Madam Speaker, I thank my hon. colleague for his speech, particularly since he talked about seniors, a matter that prompted me to come to the House on a regular basis during the pandemic so that I could take a stand to improve their situation.
I agree with him that we cannot continue to leave seniors out in the cold. However, we have different opinions on how to remedy that problem. I do not think that the solution is to set a standard for the health care systems of Quebec and the provinces.
The government has been making cuts to our health care system and failing to increase health transfers for years. Does he not think that now is the time to remedy that? Quebec and the provinces are unanimously calling for such action.
What is more, right now, our seniors are receiving just a single cheque for $300. Does my colleague not think that the government should commit to keeping its election promise and improve long-term support for seniors by increasing the old age security benefit and the guaranteed income supplement?
Collapse
View Mario Simard Profile
BQ (QC)
View Mario Simard Profile
2020-07-21 12:37 [p.2673]
Expand
Madam Speaker, I thank my colleague for his speech. I would like to come back to the question asked by my colleague from Shefford.
In his speech, my colleague said that we have failed our seniors. That should raise eyebrows among anyone who has been following federal politics for the past 20 years.
I would simply like to point out that in 1996-97 and in 1997-98, under Paul Martin, the federal government cut $2 billion in health care transfers.
Heath care funding has been at an unacceptable level ever since. Today it is a little over 20%. The provinces assume the lion's share of health care funding.
Hearing an MP say we have failed our seniors leads me to conclude that he needs to take a good hard look in the mirror. It is the federal government that has failed seniors.
Collapse
View Kristina Michaud Profile
BQ (QC)
Madam Speaker, I thank my colleague for her speech.
Bill C-17 included the CERB, but the government decided not to include it in Bill C-20. The wage subsidy has been extended, which is good for new businesses. However, many businesses in my riding are having difficulty getting back on track. They are upset that employees want to stay home because they are comfortable with the CERB. This would have been an opportunity to change the CERB by including work incentives in the bill.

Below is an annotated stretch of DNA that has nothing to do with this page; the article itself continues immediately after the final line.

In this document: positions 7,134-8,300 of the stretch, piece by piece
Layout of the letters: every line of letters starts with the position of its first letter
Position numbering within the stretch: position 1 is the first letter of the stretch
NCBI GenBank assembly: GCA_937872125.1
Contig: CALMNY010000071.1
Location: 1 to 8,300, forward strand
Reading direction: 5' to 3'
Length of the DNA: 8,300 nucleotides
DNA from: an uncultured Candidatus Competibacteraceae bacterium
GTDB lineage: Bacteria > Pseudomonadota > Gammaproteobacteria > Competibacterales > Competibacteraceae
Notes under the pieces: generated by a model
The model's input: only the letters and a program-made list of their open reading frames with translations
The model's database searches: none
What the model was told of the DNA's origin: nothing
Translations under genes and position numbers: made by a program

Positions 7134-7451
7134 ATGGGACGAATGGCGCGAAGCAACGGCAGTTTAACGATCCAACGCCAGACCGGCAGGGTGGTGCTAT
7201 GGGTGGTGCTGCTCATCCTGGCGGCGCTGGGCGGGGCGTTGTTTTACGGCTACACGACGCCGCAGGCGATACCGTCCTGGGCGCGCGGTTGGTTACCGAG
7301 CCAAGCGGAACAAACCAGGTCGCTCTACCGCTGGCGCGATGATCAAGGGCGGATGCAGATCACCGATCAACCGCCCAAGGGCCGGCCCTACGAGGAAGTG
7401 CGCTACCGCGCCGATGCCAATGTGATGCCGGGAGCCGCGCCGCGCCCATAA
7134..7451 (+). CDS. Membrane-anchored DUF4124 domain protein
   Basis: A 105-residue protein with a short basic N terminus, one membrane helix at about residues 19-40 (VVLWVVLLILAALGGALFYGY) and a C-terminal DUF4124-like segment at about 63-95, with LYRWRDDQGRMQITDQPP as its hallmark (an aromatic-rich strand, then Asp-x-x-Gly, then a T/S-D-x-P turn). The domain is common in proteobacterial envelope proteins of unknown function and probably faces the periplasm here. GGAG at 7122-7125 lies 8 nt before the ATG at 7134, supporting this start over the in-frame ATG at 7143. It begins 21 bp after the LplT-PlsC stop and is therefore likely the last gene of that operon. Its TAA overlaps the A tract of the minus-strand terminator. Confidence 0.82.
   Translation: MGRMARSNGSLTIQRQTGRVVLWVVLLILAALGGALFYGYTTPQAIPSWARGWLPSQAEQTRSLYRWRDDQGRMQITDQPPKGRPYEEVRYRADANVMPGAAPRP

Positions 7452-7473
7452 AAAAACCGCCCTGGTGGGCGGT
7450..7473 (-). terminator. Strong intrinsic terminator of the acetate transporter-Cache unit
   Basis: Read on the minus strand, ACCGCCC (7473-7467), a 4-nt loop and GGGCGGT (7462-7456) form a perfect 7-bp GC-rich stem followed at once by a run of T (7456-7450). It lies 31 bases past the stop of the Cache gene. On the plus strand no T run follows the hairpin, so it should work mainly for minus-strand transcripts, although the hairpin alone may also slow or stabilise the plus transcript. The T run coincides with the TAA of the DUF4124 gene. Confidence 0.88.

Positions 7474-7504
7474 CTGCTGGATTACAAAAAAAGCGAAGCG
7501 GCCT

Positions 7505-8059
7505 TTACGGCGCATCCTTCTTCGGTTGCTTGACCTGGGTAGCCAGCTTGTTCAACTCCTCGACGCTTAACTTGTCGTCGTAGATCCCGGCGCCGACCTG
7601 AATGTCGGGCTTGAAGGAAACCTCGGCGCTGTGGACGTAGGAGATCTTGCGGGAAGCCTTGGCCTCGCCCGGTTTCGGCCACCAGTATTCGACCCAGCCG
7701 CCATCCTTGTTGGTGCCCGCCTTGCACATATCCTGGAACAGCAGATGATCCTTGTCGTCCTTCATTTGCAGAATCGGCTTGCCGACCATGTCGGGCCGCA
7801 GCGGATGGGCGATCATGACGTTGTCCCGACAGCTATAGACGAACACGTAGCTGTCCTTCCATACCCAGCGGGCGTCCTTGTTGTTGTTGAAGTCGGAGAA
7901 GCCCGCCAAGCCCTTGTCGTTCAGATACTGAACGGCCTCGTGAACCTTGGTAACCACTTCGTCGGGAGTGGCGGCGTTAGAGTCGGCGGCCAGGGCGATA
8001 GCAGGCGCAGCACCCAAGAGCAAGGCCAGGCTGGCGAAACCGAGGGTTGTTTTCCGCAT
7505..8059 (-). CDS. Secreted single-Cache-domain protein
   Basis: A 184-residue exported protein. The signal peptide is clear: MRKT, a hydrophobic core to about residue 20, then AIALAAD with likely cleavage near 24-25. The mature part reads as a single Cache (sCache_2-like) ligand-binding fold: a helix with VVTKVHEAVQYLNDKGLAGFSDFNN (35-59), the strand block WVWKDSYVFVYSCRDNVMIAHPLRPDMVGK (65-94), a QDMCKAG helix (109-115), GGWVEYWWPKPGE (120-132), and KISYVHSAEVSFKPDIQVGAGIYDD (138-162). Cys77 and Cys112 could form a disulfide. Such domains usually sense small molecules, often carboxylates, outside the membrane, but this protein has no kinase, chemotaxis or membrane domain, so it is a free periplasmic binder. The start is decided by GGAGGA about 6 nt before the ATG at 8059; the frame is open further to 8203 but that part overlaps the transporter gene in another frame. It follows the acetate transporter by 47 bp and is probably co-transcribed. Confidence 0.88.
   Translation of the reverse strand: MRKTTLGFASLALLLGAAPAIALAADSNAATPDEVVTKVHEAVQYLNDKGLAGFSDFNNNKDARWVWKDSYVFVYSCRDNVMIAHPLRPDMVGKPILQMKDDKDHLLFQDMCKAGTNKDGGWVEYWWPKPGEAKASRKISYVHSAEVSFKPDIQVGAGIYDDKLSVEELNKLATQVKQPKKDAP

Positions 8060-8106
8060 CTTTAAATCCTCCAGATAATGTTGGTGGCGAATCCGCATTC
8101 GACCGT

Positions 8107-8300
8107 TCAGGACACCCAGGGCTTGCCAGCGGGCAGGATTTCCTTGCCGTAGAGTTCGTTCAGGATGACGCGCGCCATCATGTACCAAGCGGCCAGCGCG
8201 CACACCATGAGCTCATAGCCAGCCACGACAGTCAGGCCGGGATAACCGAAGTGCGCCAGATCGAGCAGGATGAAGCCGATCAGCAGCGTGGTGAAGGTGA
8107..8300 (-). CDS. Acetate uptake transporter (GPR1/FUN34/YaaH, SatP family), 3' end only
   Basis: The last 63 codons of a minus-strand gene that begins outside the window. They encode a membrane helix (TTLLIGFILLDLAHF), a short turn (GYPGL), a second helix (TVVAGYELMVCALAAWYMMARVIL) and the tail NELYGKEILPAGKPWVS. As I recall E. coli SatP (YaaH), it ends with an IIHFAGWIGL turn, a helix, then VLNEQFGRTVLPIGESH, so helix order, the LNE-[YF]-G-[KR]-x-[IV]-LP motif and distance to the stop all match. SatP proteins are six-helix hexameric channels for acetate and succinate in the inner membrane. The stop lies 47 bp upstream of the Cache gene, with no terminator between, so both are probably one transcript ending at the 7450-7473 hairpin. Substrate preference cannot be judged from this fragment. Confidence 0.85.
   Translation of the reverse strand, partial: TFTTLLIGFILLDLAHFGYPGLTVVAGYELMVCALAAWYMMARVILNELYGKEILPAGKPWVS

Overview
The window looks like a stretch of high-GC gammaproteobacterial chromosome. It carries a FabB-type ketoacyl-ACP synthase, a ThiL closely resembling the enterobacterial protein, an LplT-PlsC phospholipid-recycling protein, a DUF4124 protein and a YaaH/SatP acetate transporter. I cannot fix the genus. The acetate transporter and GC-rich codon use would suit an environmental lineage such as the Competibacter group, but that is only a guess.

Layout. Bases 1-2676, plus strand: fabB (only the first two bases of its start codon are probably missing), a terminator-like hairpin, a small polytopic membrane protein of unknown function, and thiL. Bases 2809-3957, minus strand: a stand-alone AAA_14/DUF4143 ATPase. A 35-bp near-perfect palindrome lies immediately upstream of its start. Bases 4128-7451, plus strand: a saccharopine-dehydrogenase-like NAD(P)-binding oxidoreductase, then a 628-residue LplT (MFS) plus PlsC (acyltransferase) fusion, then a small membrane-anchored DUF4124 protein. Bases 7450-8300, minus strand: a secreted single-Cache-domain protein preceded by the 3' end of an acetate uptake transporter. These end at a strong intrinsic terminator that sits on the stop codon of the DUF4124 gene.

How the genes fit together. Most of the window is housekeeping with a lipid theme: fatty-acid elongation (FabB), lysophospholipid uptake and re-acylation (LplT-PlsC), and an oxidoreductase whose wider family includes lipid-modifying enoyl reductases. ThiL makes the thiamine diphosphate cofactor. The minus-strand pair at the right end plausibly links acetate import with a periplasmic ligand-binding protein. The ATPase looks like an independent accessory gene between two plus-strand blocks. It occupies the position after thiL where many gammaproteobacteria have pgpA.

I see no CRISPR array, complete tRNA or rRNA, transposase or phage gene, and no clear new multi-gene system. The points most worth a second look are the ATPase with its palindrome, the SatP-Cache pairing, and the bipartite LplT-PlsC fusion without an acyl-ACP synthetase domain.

I would like to know why the CERB was not included in this bill and what is going to happen with this benefit.
Collapse
View Martin Champoux Profile
BQ (QC)
View Martin Champoux Profile
2020-07-21 13:05 [p.2677]
Expand
Madam Speaker, I would like to thank and congratulate my colleague on her speech.
I will continue. People in my riding are talking about veterans and application processing times. Mr. Vézina, a veteran who had a long career in the armed forces, is waiting and trying to get the benefits to which he is entitled, because he was wounded during his military career. We tried repeatedly to help get his case processed. We eventually heard back that Mr. Vézina had been in contact with an official from the department. He last heard from the department at the end of June, thanks to our efforts, but he had not previously heard anything since 2018. We were told that that was the normal time frame.
I would like to ask my colleague whether it is normal for a veteran who served his country and who is entitled to compensation to spend more than two years chasing down his benefits and to be told that this is a normal time frame. I would like to know what would be a normal time frame if the government decided to improve this procedure for our veterans.
Collapse
View Mario Simard Profile
BQ (QC)
View Mario Simard Profile
2020-07-21 13:21 [p.2679]
Expand
Madam Speaker, I thank my colleague for his speech. I really appreciated what he said about his riding. I add my voice to his. In my riding too, many employers called me to tell me about how they are having difficulty recruiting workers. Even employers for community-based organizations told me that they were having trouble getting their employees to come back to work.
I would therefore like to ask my colleague whether he agrees with the proposal made by my party to include employment incentives in the Canada emergency response benefit. I want to ask him whether he believes it would have been worthwhile for Bill C-20 to include employment incentives related to the CERB.
Collapse
View Martin Champoux Profile
BQ (QC)
View Martin Champoux Profile
2020-07-21 13:49 [p.2684]
Expand
Madam Speaker, I would like to start by congratulating my colleague from Fredericton for her fine speech, which was full of wisdom and empathy. It is immensely appreciated.